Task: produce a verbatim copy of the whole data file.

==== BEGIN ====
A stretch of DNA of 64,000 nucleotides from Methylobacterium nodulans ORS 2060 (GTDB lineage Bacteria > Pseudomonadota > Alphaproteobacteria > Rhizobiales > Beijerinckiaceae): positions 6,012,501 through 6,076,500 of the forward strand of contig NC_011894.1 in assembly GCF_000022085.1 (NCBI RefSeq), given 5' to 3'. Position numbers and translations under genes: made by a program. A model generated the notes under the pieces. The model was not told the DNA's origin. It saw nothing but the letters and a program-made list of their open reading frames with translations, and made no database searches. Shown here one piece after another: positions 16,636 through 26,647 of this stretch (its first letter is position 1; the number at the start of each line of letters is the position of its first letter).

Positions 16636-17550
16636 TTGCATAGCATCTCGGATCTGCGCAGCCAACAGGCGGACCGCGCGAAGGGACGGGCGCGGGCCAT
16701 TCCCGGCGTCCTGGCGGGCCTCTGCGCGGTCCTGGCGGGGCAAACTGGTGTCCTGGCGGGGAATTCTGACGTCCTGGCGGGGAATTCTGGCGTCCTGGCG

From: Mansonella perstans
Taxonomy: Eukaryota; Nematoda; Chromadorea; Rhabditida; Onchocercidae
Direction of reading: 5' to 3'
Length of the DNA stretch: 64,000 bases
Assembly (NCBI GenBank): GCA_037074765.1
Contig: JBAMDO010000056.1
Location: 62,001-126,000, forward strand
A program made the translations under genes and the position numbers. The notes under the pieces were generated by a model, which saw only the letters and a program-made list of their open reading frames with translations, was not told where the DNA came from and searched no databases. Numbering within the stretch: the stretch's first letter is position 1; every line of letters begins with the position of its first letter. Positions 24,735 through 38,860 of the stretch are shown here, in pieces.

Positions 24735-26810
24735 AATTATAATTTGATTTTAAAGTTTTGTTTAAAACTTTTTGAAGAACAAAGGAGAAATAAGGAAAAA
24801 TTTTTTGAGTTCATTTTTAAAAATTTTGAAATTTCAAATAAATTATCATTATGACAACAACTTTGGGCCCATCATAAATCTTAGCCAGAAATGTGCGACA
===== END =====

A stretch of DNA of 64,000 nucleotides from Methylobacterium nodulans ORS 2060 (GTDB lineage Bacteria > Pseudomonadota > Alphaproteobacteria > Rhizobiales > Beijerinckiaceae): positions 6,012,501 through 6,076,500 of the forward strand of contig NC_011894.1 in assembly GCF_000022085.1 (NCBI RefSeq), given 5' to 3'. Position numbers and translations under genes: made by a program. A model generated the notes under the pieces. The model was not told the DNA's origin. It saw nothing but the letters and a program-made list of their open reading frames with translations, and made no database searches. Shown here one piece after another: positions 16,636 through 26,647 of this stretch (its first letter is position 1; the number at the start of each line of letters is the position of its first letter).

Positions 16636-17550
16636 TTGCATAGCATCTCGGATCTGCGCAGCCAACAGGCGGACCGCGCGAAGGGACGGGCGCGGGCCAT
16701 TCCCGGCGTCCTGGCGGGCCTCTGCGCGGTCCTGGCGGGGCAAACTGGTGTCCTGGCGGGGAATTCTGACGTCCTGGCGGGGAATTCTGGCGTCCTGGCG

From: Mansonella perstans
Taxonomy: Eukaryota; Nematoda; Chromadorea; Rhabditida; Onchocercidae
Direction of reading: 5' to 3'
Length of the DNA stretch: 64,000 bases
Assembly (NCBI GenBank): GCA_037074765.1
Contig: JBAMDO010000056.1
Location: 62,001-126,000, forward strand
A program made the translations under genes and the position numbers. The notes under the pieces were generated by a model, which saw only the letters and a program-made list of their open reading frames with translations, was not told where the DNA came from and searched no databases. Numbering within the stretch: the stretch's first letter is position 1; every line of letters begins with the position of its first letter. Positions 24,735 through 38,860 of the stretch are shown here, in pieces.

Positions 24735-26810
24735 AATTATAATTTGATTTTAAAGTTTTGTTTAAAACTTTTTGAAGAACAAAGGAGAAATAAGGAAAAA
24801 TTTTTTGAGTTCATTTTTAAAAATTTTGAAATTTCAAATAAATTATCATTATGACAACAACTTTGGGCCCATCATAAATCTTAGCCAGAAATGTGCGACA